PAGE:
Odor and taste vary significantly between individuals, and people's sensory threshold values differ depending on the component. Accordingly, sensory evaluation is indispensable in evaluating odor. By using equipment to complement various types of sensory evaluation, analysis can be performed more efficiently and effectively than with sensory evaluation alone.
Measurement of Mint (Sniffing GC-MS)
A mint sample was evaluated by the gas chromatograph mass spectrometer system with a sniffing port. From the results, it was shown that a strong odor was not sensed even when large amounts of limonene were contained; conversely, a strong odor was sensed with even small amounts of skatole. This indicates that there is no proportionality between the amount of a component and the intensity of the odor.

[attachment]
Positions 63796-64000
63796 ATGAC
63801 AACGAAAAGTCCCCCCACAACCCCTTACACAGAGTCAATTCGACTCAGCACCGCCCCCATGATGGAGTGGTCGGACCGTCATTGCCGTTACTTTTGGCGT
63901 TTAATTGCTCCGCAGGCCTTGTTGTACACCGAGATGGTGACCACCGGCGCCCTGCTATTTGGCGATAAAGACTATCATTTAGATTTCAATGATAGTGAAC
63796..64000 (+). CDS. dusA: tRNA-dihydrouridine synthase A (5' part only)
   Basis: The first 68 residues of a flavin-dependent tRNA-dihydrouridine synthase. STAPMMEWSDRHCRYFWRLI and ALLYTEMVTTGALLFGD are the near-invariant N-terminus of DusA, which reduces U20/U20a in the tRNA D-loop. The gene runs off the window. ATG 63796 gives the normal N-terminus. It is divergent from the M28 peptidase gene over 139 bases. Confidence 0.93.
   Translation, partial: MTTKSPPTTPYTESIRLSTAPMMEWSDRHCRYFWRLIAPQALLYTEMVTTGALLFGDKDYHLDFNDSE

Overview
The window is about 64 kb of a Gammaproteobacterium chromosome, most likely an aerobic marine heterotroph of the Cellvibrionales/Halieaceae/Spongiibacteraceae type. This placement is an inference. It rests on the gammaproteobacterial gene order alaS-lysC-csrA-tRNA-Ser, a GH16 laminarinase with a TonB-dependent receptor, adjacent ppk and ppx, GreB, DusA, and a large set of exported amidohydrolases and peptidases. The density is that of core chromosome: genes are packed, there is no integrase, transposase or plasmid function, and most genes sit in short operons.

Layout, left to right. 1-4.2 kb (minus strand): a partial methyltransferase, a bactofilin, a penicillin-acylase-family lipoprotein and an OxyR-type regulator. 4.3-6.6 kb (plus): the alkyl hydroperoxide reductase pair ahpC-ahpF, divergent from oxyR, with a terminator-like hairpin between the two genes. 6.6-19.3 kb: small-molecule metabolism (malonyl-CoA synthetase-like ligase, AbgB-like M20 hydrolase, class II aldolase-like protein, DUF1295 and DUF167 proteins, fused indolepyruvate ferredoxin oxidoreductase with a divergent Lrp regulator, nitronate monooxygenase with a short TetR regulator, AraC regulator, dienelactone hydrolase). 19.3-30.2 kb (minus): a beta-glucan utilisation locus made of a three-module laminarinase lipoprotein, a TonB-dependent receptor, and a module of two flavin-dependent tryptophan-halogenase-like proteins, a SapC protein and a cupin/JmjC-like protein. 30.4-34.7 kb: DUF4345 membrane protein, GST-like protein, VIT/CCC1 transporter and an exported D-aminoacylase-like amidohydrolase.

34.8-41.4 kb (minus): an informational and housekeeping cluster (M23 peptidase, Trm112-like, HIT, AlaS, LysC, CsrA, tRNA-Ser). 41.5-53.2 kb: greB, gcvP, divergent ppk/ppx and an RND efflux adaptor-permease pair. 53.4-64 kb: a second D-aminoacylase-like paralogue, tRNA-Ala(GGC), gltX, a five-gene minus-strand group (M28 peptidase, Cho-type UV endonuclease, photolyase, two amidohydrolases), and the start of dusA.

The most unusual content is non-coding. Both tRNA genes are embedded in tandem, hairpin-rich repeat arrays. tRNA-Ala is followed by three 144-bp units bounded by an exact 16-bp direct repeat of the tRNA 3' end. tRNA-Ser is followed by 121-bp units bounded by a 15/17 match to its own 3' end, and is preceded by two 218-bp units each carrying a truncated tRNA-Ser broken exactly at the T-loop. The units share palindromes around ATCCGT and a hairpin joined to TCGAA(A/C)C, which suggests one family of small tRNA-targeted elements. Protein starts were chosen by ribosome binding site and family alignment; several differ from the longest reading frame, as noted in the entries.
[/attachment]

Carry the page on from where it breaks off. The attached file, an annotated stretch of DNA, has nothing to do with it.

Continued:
Brain Reactions to Different Sensory Stimuli (fNIRS)
Brain reactions were monitored using the functional Near-Infrared Spectroscopy (fNIRS) System which enables real-time visualization of the status of brain surface activity by shining near-infrared light. It is evident that there are differences in blood flow in the brain depending on different sensory stimuli.
|M271||Investigating Food Quality Evaluation: Complete Analysis of Aroma Compounds and Metabolites in Food||GC-MS Smart Metabolites Database|
|C146-E335||Simplified Analysis of Flavor in Shiikuwasha Products Using Monolithic Silica Adsorbents "MonoTrap" and GC-MS||GC-MS|
|C146-E293||New Approach for Off-Flavor-Complaint Product Analysis Using GC/MS Off-Flavor Analyzer||GC-MS Database for Off-Flavor Analysis|